Big takeout in New York mag this week on BuzzFeed and its forays into the frontiers of native advertising/sponsored content/commerce journalism.


Does BuzzFeed Know the Secret?

Jonah Peretti’s viral-content machine purports to have solved the problems of both journalism and advertising at once, all with the help of a simple algorithm.

Perhaps you are unfamiliar with the website BuzzFeed—though this is increasingly unlikely, as it’s currently enjoying a viral moment. The site is a hyper active amalgam: simultaneously a journalism website, a purveyor of funny lists, and a perpetual pop-culture plebiscite where you can vote on articles with bright-yellow buttons reading lol, wtf, and omg. You can find news there, really serious news by first-rate journalists, about subjects like lobbying scandals and killer drones. You can also find an enormous amount of stuff like “The 40 Greatest Dog GIFs of All Time.” If you’re into that, in fact, there’s an entire section devoted to animals.


Not to mention big chunks devoted to native advertising, which is sponsored content (read: marketing material) that’s virtually indistinguishable from editorial content. According to the New York piece, “[c]urrently, BuzzFeed is running 38 ad campaigns, which usually consist of about a month’s worth of posts, and cost an average of around $100,000.”

And BuzzFeed is entirely unapologetic about the blurring of the line between advertiing and editorial:


Peretti says that twentieth-century media businesses sowed the seeds of their own destruction by treating advertising as a “necessary evil.” He, by contrast, doesn’t care whether a post is produced by a journalist or sponsored by a brand, so long as it travels. He’s a semiotic Darwinist: He believes in messages that reproduce. “Some editorial content sucks, some ads are awesome,” Peretti [said], “and for many readers this line is even more important to them than church and state.”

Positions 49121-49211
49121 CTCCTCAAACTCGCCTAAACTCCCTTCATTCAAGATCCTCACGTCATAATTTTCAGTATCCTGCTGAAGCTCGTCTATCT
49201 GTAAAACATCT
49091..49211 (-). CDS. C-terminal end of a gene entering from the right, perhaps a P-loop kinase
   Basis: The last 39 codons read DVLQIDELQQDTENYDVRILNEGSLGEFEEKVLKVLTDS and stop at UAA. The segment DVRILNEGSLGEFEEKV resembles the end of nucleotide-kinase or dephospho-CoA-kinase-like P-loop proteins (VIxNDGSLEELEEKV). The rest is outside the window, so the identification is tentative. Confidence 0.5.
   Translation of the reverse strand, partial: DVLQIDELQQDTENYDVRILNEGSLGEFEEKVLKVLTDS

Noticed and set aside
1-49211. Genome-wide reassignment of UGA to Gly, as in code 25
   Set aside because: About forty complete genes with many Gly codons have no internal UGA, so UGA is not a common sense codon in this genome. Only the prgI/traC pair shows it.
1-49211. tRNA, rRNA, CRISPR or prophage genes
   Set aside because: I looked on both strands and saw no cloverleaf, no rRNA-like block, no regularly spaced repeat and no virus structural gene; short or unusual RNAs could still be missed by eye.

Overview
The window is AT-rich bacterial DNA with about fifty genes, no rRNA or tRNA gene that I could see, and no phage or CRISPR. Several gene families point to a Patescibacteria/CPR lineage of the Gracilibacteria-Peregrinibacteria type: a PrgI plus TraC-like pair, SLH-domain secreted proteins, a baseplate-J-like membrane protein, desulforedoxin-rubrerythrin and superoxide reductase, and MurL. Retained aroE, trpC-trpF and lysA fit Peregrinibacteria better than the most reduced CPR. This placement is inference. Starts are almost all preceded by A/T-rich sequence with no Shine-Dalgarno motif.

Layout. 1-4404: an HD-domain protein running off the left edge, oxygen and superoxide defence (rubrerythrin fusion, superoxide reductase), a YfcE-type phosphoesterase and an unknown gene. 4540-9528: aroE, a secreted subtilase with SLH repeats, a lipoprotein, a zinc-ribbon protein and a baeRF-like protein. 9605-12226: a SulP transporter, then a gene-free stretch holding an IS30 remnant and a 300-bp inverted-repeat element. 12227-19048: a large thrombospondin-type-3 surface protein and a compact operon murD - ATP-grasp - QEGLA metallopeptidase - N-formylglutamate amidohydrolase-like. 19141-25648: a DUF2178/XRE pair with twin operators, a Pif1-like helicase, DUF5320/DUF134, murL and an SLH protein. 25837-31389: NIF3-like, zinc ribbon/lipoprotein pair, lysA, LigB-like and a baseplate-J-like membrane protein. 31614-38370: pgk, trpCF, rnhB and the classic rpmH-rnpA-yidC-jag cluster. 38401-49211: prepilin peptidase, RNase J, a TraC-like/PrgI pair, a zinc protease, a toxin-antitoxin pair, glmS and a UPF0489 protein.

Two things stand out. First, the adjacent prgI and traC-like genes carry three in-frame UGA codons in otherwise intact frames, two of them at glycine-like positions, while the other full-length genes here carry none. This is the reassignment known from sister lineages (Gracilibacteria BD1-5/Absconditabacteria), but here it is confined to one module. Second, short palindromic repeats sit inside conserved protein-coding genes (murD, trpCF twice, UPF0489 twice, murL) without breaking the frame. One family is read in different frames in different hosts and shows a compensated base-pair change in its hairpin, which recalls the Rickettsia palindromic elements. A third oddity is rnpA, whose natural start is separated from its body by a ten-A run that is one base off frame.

But others aren’t quite so sanguine. As Felix Salmon writes on his Reuters blog (via the Nieman Journalism Lab):


[The New York piece is] wrong that native advertising is fundamentally “mundane”, and provides just a “modest” uplift to whatever you can achieve through more traditional channels. Native pageviews might hard to come by — but any smart brand would absolutely prefer a single native pageview to a dozen banner-ad impressions. The difference between the two isn’t something marginal, on the order of 20% or 30%: it’s huge — a good order of magnitude, at least.


Beyond that, Salmon says, “[i]n terms of disruptive force . . . native has a huge advantage over banners in that it is much more effective in connecting with consumers. And there’s another way that it’s disruptive, too: it utterly upends the standard ad-agency business model.”

The issue there is not that ad agencies lose their precious 15% commission. It’s that consumers gradually lose the distinction between advertising and editorial, which means they gradually lose confidence in the integrity of editorial content.

Anybody else worried about that?


John R. Carroll is media analyst for NPR's Here & Now and senior news analyst for WBUR in Boston. He also writes at Campaign Outsider and It's Good to Live in a Two-Daily Town.
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